'A Tale Can Be Told In Many Ways'
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AUTHOR'S CORNER

15 Oct, 2012 14:13 IST

'A Tale Can Be Told In Many Ways'

Janice Pariat talks weaving the everydayness of Shillong, its culture and characters in her collection of short stories
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The 'Note On The Author' in the book doesn't say much about you. Tell us more...
I grew up mostly in Shillong and pockets of Assam. My father worked as a manager in tea estates all over -- Margherita, Tezpur, Biswanath Chariali, Jorhat. It was quite idyllic really, my childhood was spent mostly outdoors playing in the sprawling gardens around the bungalows. The Assam countryside is quite isolated and lonely, and with no watchable television, working phones or internet I read a lot -- whatever I could lay my hands on in our dusty old club libraries. I studied for a while at Loreto Convent, Shillong, and then The Assam Valley School, after which I was at St Stephen's in Delhi, studying English Literature. I dabbled in a lot of things -- publishing mainly, until I realised I'd rather write my own text than edit others'. I joined Timeout Delhi magazine as an art writer for almost two years. Then quit, and upped and left for Shillong. I wanted to spend time at 'home', telling stories about the place and its people, to write, to become a story-teller. I have just finished my MA in History of Art from The School of Oriental & African Studies, London and will be shifting base there for the next few years.

You have written about the everydayness of east Indian states; the food, culture, music, etc. Was it a conscious decision to showcase this through your book? What is the kind of response you have received so far from within Shillong?
I'm not sure "showcase" is the right word -- I think it's more about creating a real, living, breathing, believable world in which these details add up to more than just ornament. They are part of the narrative, and are as important as the characters I have portrayed. Regarding the response from Shillong -- I'm waiting with bated breath. Copies would have just hit the bookstores, and people will soon get around to reading the stories soon. Although, my family and my writer and poet friends from there have been nothing less than unflinchingly supportive.
 
Why short stories and not a novel?
For the same reason that novels are not short stories. Content shapes form and some stories can be told as worlds seen in a quick, glancing light, while others require elaboration and embellishment. This is not to say that the sweep of a short story isn't as far reaching or as profound as a novel. A tale can be told in many ways; it's important to find which one suits it best. My short stories reflect the folkloric tradition, they can be narrated at a sitting, and dipped into delicately. Yet they also function together as a whole -- incorporating the passage of time over the century, and the changes a place goes through historically. I have enjoyed re-imagining spaces through different characters.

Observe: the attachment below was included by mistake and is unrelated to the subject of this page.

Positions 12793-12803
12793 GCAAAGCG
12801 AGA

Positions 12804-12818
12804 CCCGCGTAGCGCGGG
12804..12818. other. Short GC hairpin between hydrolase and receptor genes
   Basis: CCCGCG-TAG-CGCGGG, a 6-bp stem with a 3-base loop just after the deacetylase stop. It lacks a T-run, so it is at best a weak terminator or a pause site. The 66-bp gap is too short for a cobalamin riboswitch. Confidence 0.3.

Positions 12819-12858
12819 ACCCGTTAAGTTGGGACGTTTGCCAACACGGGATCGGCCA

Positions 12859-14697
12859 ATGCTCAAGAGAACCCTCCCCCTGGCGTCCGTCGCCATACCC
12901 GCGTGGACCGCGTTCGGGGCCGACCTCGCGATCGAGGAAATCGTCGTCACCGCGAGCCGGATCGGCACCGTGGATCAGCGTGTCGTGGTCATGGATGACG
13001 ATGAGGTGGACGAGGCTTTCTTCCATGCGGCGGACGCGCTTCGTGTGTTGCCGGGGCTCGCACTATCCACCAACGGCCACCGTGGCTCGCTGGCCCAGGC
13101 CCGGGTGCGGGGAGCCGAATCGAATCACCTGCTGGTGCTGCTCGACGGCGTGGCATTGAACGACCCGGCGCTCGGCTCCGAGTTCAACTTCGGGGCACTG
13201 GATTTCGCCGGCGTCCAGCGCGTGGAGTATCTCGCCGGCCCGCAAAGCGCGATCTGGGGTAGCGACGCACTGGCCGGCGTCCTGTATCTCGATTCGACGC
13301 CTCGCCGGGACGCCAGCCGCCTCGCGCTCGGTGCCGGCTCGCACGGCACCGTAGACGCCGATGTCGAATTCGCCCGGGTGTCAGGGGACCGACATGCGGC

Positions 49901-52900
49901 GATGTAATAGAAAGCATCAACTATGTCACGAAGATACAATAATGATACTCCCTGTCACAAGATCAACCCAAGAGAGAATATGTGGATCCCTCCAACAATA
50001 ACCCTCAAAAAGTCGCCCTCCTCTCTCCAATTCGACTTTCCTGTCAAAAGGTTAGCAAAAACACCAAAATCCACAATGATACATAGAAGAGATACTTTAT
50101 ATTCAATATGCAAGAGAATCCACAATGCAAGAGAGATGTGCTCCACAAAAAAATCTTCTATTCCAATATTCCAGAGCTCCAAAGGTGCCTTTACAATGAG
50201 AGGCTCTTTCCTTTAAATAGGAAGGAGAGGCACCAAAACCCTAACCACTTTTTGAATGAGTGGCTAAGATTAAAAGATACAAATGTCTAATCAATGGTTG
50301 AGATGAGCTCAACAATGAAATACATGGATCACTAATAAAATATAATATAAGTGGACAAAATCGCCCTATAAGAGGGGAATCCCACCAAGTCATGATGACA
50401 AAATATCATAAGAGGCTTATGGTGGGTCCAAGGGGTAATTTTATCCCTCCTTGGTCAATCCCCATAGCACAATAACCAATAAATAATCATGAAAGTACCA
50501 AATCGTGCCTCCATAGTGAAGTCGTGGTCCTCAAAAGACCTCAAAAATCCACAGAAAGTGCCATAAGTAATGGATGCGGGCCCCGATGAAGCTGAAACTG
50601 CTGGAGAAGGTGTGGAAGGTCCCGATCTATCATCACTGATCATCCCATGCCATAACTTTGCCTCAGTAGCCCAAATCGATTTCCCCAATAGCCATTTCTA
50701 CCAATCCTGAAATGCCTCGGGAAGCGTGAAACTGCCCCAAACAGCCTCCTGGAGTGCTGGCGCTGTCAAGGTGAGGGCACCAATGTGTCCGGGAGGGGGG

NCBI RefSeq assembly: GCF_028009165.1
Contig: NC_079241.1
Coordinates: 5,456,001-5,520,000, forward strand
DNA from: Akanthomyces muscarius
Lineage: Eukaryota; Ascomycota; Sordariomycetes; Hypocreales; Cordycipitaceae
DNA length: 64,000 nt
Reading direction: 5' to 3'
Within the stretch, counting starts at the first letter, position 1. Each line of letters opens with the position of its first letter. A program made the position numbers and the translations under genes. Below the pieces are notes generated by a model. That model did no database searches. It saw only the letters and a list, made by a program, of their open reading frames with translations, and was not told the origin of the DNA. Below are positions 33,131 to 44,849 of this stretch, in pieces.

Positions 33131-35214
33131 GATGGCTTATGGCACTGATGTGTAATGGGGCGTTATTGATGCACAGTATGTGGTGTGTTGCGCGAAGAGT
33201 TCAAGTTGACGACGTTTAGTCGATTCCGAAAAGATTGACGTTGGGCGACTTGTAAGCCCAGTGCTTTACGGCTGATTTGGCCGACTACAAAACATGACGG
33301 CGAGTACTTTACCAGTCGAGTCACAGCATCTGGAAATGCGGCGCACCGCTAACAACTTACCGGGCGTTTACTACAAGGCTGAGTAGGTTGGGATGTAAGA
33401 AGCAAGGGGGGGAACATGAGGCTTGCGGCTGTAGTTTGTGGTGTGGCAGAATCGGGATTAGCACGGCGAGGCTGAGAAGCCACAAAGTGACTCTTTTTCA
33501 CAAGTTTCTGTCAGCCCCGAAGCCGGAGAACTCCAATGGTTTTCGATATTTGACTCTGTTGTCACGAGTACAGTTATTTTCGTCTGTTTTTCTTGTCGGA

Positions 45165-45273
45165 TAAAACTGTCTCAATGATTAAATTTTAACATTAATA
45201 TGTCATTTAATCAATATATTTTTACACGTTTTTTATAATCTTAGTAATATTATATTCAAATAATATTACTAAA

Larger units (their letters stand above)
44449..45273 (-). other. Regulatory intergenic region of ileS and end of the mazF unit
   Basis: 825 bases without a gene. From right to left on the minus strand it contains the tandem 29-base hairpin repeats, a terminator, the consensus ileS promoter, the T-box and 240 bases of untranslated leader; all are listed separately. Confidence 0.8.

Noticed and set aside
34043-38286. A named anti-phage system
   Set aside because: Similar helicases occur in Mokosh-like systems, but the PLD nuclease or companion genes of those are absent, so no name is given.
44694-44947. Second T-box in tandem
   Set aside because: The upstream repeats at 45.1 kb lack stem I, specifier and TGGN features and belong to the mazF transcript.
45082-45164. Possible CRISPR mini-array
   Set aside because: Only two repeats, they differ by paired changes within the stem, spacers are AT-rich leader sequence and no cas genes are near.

Tell us about the kind of research you did... How did you put the book together?
I listened. A good storyteller must be a careful listener. And the Khasis are fantastic storytellers -- whether it be folklore, gossip, rumour. These stories have grown out of smaller incidents that I have heard about through family, friends, strangers. They have been fleshed out, reimagined, sometimes even given a new context. I wrote the stories over almost two years -- they sometimes fell into my hands as perfectly polished shells or I had to batter them out like a blacksmith.
 
A bit about your writing habits... When and where do you write?
Late at night, early morning, all day. I'm a restless writer. I stare out windows, I pace the room, I murmur to myself. I wrote most of these stories in Shillong and others in London.
 
What makes a book a really good read or a bestseller?
What makes many readers turn the pages is usually a bestseller. What makes readers think while turning the page is usually a good read. I'm voracious with my reading, and promiscuously unfaithful. I find new favourite authors often and dismiss them as easily.
 
Boats On Land
Janice Pariat
Random House India
Pages: 296
Price: Rs 399
What's the hardest thing about being a writer?
Being self-critical.
 
What are you reading now? And e-books or paper format
I just finished Ian McEwan's Sweet Tooth. And I am not fussy when it comes to ebooks or hard copies. A good story is gripping no matter what the format. Although I must admit I like holding books in my hands after I am done with them. I study them like I would a new, unfamiliar lover.
 
So, what’s next? Are you working on your next book?

Yes, a novella. Finely chiseled and sculpted as some of my favourites, I hope.

How did you find a publisher for your book?
The long, hard way. I sent the manuscript out to a number of publishers and waited, and hoped. The feedback trickled in -- one thought the stories had tremendous potential but more work at that moment, most of the others were enthusiastic. It is difficult, as a first-time author (without an agent), to know exactly what is a 'good deal' -- but I think you must trust your publisher to begin with. Random House has been infinitely supportive and have a vision of the book that corresponds to mine -- that these are stories set in the 'northeast' of India but they also have a widely universal appeal.

(Compiled By Sanjitha Rao Chaini)

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